Rep. Scott DesJarlais, R-Tenn., and his wife, Amy. (AP Photo/Mark Humphrey)

On Thursday, we marveled at the resilience of Rep. Scott DesJarlais (R-Tenn.), running close in his bid for a third term in Congress despite a slew of revelations that, for most candidates, would be career-enders. But in Tennessee's 4th district, it appeared, DesJarlais would be able to run competitively with challenger Jim Tracy.

We had no idea, though, just how competitive it would be.

On Friday morning, with all precincts reporting but absentee ballots still to be counted, the Associated Press had DesJarlais in the lead by a margin of 34,779 to 34,746. Do the subtraction, and you will see that we're talking about 33 votes. Do the division, and you'll see that this means that 0.047 percent of the total vote count is what separates DesJarlais and Tracy. Zero-point-zero-four-seven percent. That's not a million-to-one shot or anything, but it's a pretty rare margin in politics.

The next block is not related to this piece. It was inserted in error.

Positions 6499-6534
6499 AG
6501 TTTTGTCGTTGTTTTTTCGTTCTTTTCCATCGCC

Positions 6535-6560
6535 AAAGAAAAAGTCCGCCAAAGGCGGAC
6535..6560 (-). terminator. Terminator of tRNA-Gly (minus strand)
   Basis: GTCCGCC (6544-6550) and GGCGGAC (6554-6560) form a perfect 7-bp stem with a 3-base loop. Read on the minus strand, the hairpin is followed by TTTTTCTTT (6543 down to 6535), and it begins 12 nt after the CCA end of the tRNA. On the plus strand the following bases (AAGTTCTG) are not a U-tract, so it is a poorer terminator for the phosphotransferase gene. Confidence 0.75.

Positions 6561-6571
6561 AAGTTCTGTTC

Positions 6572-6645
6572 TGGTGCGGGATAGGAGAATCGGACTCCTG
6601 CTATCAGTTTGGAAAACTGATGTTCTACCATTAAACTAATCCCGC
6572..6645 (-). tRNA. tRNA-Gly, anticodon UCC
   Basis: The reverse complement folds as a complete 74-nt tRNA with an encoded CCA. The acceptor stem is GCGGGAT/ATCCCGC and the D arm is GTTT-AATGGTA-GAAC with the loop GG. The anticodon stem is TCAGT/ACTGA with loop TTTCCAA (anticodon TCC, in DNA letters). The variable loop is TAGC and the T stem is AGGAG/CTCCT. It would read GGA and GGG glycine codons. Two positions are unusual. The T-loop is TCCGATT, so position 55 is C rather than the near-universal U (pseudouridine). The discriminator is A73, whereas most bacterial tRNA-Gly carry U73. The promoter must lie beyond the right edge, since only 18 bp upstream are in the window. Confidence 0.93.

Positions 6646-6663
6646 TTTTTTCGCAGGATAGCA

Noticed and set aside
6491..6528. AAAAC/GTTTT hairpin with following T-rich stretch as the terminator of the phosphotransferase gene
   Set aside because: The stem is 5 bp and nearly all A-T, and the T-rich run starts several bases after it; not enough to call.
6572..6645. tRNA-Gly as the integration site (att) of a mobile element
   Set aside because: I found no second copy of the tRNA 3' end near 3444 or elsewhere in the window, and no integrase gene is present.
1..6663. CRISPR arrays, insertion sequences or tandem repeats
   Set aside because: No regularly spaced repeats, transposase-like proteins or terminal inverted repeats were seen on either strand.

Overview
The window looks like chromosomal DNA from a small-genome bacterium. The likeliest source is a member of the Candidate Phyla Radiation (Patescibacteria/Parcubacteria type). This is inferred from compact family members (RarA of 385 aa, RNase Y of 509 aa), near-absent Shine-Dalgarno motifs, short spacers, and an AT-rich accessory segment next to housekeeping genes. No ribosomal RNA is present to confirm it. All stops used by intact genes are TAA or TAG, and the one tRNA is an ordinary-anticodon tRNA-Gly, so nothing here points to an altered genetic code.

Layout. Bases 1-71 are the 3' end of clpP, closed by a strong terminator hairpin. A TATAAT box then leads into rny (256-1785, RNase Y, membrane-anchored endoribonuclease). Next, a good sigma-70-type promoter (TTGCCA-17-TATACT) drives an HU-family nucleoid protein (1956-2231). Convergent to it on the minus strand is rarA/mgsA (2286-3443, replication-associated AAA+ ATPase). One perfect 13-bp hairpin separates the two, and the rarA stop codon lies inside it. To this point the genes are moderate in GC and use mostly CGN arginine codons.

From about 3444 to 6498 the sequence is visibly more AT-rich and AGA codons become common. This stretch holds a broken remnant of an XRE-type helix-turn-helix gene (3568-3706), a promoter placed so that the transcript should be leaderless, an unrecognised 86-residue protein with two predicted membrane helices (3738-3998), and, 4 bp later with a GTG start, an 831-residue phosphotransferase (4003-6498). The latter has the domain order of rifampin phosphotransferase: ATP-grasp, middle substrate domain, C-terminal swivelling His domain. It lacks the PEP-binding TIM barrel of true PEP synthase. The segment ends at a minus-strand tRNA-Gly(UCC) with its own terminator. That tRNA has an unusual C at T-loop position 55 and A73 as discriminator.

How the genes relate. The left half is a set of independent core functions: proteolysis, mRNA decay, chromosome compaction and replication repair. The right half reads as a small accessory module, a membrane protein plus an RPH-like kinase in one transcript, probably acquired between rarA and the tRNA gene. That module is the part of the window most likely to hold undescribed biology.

Let's put it into perspective. The chart below shows all of the votes that have been counted -- and the votes by which DesJarlais leads.


This is the kind of race that a candidate cites when he or she says "every vote counts" -- and with good reason. Not all races are this close -- not all races are even close -- but you never know when you'll be one of the 33 people that makes the difference.